Sony PlayStation Data Breach Spawns Lawsuit, FBI Now InvolvedApr 29, 2011 | Parker Waichman LLP
The uproar over the Sony PlayStation network data breach continues, with the first of what is expected to be many class action lawsuits filed because of the hack, likely one of the largest in the history of the Internet. Meanwhile, the FBI is now investigating the breach, and Sony is said to be considering some type of compensation for the more than 70,000 people who use its PSN and Qriocity services worldwide.
The data breach occurred between April 17 and April 19, with Sony reportedly learning of the hack on the 19th. Users of the network weren't informed until this past Tuesday, however, with Sony claiming it wasn't aware of its severity until Monday.
It's not yet known what information the hacker was able to access, but it could include customer names, addresses, e-mail addresses, birthdays, PlayStation Network and Qriocity passwords, and user names, as well as online user handles, and possibly credit card related data.
Sony claims that customer information was encrypted. However, the New York Times reported today that security specialist say they are seeing discussions on underground Internet forums indicating that the hackers had accessed personal information, including credit card information, for more than 2 million users. Kevin Stevens, senior threat researcher at the security firm Trend Micro, told the Times that the Sony hackers were hoping to sell the credit card list for upwards of $100,000.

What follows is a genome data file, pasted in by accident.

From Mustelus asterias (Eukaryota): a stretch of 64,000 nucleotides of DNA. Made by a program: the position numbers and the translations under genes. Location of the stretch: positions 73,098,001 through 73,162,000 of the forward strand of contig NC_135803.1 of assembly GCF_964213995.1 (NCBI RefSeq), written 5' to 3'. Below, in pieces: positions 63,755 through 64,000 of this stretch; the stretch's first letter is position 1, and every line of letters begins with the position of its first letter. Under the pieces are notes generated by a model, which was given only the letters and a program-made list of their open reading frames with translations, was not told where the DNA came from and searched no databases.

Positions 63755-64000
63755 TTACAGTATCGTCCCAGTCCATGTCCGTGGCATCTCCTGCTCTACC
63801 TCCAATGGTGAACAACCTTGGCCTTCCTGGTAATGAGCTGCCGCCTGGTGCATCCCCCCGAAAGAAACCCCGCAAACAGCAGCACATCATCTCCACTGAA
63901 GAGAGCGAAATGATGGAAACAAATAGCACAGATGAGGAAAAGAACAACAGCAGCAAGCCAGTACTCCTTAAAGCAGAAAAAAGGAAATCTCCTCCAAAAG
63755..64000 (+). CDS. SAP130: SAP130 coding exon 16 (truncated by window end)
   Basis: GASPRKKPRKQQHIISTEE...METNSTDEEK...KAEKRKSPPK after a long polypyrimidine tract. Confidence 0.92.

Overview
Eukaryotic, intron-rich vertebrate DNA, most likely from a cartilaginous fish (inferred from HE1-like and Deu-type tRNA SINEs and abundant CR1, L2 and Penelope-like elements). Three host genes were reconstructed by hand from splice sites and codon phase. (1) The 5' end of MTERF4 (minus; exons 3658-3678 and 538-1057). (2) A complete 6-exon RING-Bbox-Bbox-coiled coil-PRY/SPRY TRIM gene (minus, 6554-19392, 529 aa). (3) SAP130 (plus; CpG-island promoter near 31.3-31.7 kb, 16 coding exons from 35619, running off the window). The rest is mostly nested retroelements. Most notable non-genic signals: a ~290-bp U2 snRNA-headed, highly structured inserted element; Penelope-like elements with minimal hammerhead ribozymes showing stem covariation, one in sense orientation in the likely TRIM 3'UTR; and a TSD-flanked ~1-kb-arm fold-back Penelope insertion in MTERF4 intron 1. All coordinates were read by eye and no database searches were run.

Sony has recommended that users change the passwords on other services and accounts that might use the same user name or password as their PSN account. Users have also been warned to review all account statements, and keep an eye on their credit reports in order to spot any unauthorized activity.
The first class action lawsuit over the data breach has been filed in Federal Court in the Northern District of California. It claims Sony failed to take reasonable care to protect, encrypt, and secure the private and sensitive data of its users. The lawsuit seeks, among other things, monetary compensation for the data loss and loss of use of the Sony PlayStation Network and credit monitoring.
The two networks have been down for eight days now, and PCWorld is reporting that Sony is considering compensation for its users.
"We are currently evaluating ways to show appreciation for your extraordinary patience as we work to get these services back online," the company said in a posting on its PlayStation blog. The posting also said subscribers to Sony Online Entertainment's MMO (massively multi-player online) games "DC Universe Online" and "Free Realms" would also see something from the company.
However, as PCWorld pointed out the PlayStation Network is offered at no charge to users, so any compensation will probably not be monetary. Some users do subscribe to the PlayStation Plus service, which offers access to beta versions of games and other perks for an annual fee, PCWorld said.
According to USAToday, an FBI agent in San Diego said that the agency is working with Sony to investigate the hack. The agent said anyone with information about the case should call the FBI at 858-565-1255 or 1-877-EZ 2 -TELL.